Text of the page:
"Bald Eagle--Protection of riparian habitat for the bald eagle was an important issue during the course of the project review because the proposed project and its associated development could result in the loss of important feeding and winter roost habitat for the species during the wintertime--this area can remain ice free during the winter. Yes- you are correct that it was listed then, but it has since been delisted. That said, however, bald eagles still receive protection under provisions of the Bald and Golden Eagle Protection Act--we continue to work with project proponents to protect eagle nests and winter roost sites across Nebraska.
"Least Terns and Piping Plovers--I was unaware of records for terns and plovers at the LaPlatte wetlands, but I am not surprised given the nearby location of the Platte River which provides a tremendous amount of sandbar habitat for these species. The wetlands were considered when we evaluated the project effects on federally listed threatened and endangered species. The wetlands provide no nesting habitat for the least tern or piping plover. The wetlands are unlikely to provide feeding habitat for the least tern as it goes dry periodically in the summer and/or freezes solid in the winter and cannot sustain small fish. The site may provide some foraging habitat for adult piping plovers, depending on habitat conditions, but none for broods given the distance from suitable nesting habitat located on the river. Additionally, we had no information that the foot print of the proposed project would result in the loss of these wetlands although indirect impacts could be reasonably expected in the future.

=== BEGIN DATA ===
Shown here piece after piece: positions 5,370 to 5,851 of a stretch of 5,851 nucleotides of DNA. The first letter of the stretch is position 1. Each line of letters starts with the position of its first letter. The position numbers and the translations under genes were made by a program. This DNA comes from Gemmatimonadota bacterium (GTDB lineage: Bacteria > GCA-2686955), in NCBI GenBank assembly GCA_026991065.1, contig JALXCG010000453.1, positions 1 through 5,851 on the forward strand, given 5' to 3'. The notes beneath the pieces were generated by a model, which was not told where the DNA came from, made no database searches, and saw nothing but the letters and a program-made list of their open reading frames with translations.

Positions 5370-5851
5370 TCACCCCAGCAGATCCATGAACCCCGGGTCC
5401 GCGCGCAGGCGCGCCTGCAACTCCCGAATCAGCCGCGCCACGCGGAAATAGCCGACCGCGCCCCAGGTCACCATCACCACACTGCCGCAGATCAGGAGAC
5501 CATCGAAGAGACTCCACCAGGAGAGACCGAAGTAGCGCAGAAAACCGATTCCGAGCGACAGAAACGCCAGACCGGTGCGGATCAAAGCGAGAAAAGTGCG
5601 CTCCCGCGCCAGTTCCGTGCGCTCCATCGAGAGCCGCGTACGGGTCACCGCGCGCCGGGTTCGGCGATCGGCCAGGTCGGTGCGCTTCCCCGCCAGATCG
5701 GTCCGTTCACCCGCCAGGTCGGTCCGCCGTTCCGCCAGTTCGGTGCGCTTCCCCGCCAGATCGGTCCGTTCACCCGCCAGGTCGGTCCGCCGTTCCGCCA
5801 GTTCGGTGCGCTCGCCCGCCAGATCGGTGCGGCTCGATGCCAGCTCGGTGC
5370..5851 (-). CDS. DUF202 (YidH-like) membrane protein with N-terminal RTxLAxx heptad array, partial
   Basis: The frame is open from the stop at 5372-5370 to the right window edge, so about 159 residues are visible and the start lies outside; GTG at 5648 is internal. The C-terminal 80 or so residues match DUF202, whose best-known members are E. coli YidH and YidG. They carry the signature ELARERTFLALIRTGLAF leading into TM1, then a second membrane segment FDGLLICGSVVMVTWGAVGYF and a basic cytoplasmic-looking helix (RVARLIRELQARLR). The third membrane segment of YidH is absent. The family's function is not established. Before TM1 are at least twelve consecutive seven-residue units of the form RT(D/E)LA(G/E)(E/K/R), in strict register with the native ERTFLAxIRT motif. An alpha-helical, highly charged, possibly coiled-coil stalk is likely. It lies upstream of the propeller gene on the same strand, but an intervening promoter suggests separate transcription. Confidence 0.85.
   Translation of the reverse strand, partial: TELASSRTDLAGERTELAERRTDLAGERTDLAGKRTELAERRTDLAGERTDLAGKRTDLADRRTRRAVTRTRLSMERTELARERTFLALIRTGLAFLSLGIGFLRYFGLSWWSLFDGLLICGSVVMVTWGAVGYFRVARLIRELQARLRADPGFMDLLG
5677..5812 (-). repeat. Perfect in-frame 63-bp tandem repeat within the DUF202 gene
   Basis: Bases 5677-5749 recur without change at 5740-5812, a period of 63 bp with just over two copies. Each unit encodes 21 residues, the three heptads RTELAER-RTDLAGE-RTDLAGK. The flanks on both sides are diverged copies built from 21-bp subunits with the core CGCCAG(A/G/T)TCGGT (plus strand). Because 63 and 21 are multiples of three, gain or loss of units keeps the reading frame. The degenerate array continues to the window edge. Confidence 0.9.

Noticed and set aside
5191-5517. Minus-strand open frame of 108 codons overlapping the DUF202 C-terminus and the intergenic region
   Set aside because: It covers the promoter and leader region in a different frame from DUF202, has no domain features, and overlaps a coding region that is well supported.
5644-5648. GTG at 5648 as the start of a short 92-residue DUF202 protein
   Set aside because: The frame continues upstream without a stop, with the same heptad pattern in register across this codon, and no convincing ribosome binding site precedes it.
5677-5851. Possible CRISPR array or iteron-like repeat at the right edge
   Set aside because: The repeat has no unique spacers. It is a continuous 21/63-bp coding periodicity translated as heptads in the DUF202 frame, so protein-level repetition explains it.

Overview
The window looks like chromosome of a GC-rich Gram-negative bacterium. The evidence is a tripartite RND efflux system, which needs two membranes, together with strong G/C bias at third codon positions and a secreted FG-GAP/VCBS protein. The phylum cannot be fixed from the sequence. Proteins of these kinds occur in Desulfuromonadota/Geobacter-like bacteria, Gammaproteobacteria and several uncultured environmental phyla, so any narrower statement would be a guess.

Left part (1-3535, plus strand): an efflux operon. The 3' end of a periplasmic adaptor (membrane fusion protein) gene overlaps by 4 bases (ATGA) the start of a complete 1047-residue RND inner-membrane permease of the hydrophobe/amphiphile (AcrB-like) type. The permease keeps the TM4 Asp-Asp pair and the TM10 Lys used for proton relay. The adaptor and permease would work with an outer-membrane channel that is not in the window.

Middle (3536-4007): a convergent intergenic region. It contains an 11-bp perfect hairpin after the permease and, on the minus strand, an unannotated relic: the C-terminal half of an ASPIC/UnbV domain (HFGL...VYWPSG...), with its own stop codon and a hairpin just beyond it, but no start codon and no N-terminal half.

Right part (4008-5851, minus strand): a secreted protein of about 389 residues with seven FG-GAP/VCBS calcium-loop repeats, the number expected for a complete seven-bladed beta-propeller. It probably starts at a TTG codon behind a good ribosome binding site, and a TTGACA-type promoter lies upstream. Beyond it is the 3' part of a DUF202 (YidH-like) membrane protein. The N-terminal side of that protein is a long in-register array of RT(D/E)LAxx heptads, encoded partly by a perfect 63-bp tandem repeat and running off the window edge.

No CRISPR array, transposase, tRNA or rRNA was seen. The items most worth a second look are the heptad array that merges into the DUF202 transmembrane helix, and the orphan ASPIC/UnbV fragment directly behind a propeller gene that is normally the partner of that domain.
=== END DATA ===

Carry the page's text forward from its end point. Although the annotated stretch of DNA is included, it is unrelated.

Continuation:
"Shore birds, waterfowl, wading birds--we recognized the importance of the aforementioned wetlands and the other habitats in the confluence area to wildlife species. For that reason, we sponsored the development of the Platte and Missouri River confluence working group whose goal it is to protect habitats in the confluence area including wetlands, riverine processes and functions, and the riparian corridor. Agency and organization representatives in attendance at working group meetings were the Nebraska Game and Parks Commission, U.S. Army Corps of Engineers, Iowa Department of Natural Resources, The Nature Conservancy, American Rivers, Natural Resources Conservation Service, Lower Platte South Natural Resources District, Papio-Missouri Natural Resources District, and Nebraska Department of Environmental Quality. Others in attendance included the former Nebraska State Director for Senator Ben Nelson's Office who strongly advocated a level of protection and conservation in the confluence area. Efforts were made to identify compatible and noncompatible land uses and sources of funds to acquire land in the confluence area for conservation purposes. There was much discussion about contamination in the confluence area given the extensive commercial industrial land use in the past and the relationship of such potential contamination to land values. The area was viewed as highly developable once the Bellevue Bridge and interchanges were constructed. A Brownfield Grant was prepared and submitted to the Environmental Protection Agency to fund contamination sampling--this was subsequently funded by EPA. Sampling has now been completed and we expect to receive a final survey report this Fall. The outcome of the contaminate survey report will drive land use in the area. Contaminated areas are expensive to remediate and less desirable for purchase for industrial development thereby increasing the confluence area's potential for greenspace, protection of wetlands, and conservation landuses.